China stocks end lower as IPO resumption looms, Hong Kong shares also down on weakness in tech and autos
Major indexes reverse from early gains to end lower
Chinese stocks reversed from earlier gains to close lower on Thursday, as investors looked ahead to the resumption of IPOs next week, with the first batch of 10 slated to begin order taking following a four-month ban on new listings.
The Shanghai Composite Index dropped 0.3 per cent to end at 3,635.55, snapping a two-day winning streak. The large-cap CSI300 finished 0.6 per cent lower at 3,759.43. Turnover increased to 426 billion yuan in Shanghai, against 382 billion yuan on Wednesday.
The tech-heavy Shenzhen Composite Index lost 0.8 per cent to 2,325.69, and the ChiNext Index, a gauge tracking smaller companies in Shenzhen, tumbled 2.2 per cent to 2,833.20.
Hong Kong stocks also reversed from earlier gains to close in negative territory, with the Hang Seng Index ended down 0.1 per cent at 22,488.94, extending its losing streak to a fourth day. The Hang Seng China Enterprises Index edged 0.2 per cent lower to 10,108.39. Turnover remained low, easing to HK$62 billion from HK$65 billion in the prior session.
In currencies, the People’s Bank of China set the yuan midpoint at 6.3896 per US dollar on Thursday, 19 basis points weaker than Wednesday’s level. The onshore yuan traded almost unchanged at 6.3895 per dollar, while the offshore yuan weakened 0.17 per cent to 6.4326 to the dollar.
Ten companies will begin taking subscriptions for new share offerings on the mainland from Monday to Wednesday. The order taking is expected to lock up around 1 trillion yuan, according to estimates by Macquarie Securities.
These are the first batch from a group of 28 companies that had previously gained IPO approval, however the proceedings were suspended by mainland authorities in an effort to calm unruly markets during the summer. The China Securities Regulatory Commission last week granted permission to resume the IPO activities.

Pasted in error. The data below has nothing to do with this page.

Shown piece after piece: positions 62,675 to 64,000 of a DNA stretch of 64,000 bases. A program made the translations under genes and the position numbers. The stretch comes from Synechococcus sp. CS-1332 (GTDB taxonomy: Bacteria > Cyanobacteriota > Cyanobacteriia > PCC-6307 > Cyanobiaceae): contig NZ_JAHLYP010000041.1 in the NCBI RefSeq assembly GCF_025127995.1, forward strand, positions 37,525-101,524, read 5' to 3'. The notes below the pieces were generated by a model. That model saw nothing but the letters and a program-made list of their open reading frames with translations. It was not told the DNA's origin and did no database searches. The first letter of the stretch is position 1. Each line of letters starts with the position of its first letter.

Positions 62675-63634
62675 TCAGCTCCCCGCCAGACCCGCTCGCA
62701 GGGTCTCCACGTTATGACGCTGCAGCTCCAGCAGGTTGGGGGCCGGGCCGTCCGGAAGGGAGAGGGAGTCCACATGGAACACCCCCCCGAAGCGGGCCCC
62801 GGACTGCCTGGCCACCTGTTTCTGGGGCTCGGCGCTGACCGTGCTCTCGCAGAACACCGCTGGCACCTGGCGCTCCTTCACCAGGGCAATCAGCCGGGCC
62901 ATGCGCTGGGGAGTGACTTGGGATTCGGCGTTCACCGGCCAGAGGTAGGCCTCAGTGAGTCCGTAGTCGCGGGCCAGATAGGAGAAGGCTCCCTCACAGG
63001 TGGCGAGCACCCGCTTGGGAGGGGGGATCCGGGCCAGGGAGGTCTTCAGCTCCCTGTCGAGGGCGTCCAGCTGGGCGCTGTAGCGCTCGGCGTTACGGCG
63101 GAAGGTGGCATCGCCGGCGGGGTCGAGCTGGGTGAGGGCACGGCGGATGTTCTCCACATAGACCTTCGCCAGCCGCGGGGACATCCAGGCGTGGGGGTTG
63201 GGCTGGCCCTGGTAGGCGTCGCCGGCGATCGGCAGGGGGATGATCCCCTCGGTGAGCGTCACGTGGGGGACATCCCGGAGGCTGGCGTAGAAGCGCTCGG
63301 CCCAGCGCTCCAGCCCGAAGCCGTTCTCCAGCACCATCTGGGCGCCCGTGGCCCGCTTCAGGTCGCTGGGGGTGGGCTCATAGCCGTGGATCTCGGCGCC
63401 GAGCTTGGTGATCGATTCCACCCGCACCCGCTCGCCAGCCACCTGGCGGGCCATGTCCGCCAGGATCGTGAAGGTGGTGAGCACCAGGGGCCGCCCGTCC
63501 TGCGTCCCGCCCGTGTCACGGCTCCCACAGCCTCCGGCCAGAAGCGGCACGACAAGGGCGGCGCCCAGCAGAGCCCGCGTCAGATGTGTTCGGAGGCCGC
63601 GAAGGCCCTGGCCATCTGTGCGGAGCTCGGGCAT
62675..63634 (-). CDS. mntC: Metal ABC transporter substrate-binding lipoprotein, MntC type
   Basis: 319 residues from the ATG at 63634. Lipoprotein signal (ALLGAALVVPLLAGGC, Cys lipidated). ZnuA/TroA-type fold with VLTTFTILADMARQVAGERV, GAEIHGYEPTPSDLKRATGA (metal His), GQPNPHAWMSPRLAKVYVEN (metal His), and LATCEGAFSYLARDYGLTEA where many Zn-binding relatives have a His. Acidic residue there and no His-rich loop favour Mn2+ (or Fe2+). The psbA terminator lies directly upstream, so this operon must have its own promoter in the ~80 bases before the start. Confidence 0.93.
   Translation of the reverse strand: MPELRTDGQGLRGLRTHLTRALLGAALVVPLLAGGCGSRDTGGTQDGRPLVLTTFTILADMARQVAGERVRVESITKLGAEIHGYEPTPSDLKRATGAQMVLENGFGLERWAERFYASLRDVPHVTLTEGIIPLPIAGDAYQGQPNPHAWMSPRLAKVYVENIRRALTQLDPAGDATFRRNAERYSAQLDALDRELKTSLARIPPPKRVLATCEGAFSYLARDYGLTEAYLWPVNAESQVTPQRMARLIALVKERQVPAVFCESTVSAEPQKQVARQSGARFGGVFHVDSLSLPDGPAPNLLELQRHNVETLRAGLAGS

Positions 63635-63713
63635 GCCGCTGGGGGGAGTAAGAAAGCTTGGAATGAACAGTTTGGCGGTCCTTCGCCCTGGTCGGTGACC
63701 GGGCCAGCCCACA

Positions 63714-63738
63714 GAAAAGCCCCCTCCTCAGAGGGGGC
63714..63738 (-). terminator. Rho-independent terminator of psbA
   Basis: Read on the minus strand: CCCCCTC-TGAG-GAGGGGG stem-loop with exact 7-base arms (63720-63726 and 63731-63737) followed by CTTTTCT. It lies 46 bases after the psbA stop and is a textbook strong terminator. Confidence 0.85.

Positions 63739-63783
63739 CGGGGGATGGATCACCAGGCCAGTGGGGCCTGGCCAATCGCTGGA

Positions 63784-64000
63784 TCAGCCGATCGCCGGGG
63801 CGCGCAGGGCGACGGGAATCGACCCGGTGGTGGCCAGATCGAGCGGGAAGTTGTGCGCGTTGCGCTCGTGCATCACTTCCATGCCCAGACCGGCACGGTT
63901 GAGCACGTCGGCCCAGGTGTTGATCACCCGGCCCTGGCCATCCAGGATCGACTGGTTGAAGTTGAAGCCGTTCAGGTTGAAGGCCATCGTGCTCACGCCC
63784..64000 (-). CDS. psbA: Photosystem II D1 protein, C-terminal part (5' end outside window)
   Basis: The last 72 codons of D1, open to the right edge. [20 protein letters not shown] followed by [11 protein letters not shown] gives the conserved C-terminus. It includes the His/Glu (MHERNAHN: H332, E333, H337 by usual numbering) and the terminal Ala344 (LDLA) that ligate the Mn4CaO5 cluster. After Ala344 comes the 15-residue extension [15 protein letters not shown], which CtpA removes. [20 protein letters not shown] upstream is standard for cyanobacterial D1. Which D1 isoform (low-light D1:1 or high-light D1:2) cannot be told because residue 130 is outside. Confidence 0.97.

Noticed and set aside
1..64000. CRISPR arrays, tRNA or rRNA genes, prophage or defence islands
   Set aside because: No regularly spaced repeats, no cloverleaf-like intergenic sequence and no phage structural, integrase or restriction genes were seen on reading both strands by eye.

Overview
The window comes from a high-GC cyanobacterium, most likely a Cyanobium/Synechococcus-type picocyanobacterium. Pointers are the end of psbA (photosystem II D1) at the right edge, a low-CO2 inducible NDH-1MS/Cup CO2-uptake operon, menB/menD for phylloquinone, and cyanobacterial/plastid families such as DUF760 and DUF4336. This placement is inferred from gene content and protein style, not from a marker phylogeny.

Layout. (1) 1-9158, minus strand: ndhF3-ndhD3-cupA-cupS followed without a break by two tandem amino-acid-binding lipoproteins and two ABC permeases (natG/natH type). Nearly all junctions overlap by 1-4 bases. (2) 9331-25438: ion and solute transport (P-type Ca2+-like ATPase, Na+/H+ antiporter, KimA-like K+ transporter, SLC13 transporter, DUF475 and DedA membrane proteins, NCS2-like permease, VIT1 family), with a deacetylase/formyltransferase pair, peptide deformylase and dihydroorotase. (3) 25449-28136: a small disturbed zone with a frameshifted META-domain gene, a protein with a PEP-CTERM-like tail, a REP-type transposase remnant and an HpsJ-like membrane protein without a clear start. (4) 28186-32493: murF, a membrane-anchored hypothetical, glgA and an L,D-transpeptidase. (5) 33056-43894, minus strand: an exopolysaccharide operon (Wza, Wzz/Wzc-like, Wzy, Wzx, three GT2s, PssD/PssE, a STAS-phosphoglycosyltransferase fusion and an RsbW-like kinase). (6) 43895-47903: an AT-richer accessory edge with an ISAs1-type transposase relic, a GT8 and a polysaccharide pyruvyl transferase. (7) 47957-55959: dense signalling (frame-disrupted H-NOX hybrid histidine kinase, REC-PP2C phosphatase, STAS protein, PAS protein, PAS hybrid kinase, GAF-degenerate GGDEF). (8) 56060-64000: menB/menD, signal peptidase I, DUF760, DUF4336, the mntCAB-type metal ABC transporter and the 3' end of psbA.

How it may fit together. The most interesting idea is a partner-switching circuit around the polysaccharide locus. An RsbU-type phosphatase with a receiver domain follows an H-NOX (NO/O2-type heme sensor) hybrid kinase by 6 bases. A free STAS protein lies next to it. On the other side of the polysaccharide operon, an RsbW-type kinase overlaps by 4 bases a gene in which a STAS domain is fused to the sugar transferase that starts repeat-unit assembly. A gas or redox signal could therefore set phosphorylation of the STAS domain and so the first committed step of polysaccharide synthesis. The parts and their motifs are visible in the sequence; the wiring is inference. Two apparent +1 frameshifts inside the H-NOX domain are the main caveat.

Analysts said the markets currently lack positive drivers, as investors await several key events next week, including a vote by the International Monetary Fund’s executive board on the yuan’s inclusion on Special Drawing Rights basket on Monday. The closely-watched Purchasing Managers’ Index as well as employment data on China and US, to be separately released later in the week, will also be on investors’ radar.
“There is not enough momentum to lend force to a sustained rally,” said Louis Tse Ming-kwong, director at Hong Kong-based VC Brokerage.
Electric car manufacturer BYD led losses in the auto sector, after Morgan Stanley downgraded its view on the stock to “equal weight” from overweight. This means that the broker expects BYD’s share performance to be in line with the average return of automotive companies in the analysts’ coverage, whereas previously it had expected the company to perform better than other in its industry.
Morgan Stanley slashed its target price 25 per cent to HK$45 a share, citing reduced government subsidies for electric vehicles and lack of charging facilities affecting its sales.
BYD shares sank 6.2 per cent to HK$ 41.55 in Hong Kong. Rival Dongfeng Motor Group retreated 2.2 per cent to HK$10.70, and BAIC Motor fell 1.5 per cent to HK$7.86.
In Shanghai trade, Guangzhou Automobile Group tumbled 3.2 per cent to 22.20 yuan, and Great Wall Motor skidded 3 per cent to 13.13 yuan.
Among other market movers, Chinese online major Tencent Holdings broke a seven-day bull streak, easing 0.4 per cent to HK$155.7, while news that PetroChina would inject a natural gas unit into Kunlun, helped send the shares of its subsidiary 3.3 per cent higher.
Looking ahead, analysts from Wing Fung Securities said Hong Kong stocks may continue to trade range-bound until the US Federal Reserve makes a decision on whether to raise interest rates at the conclusion of its policy board meeting on December 16.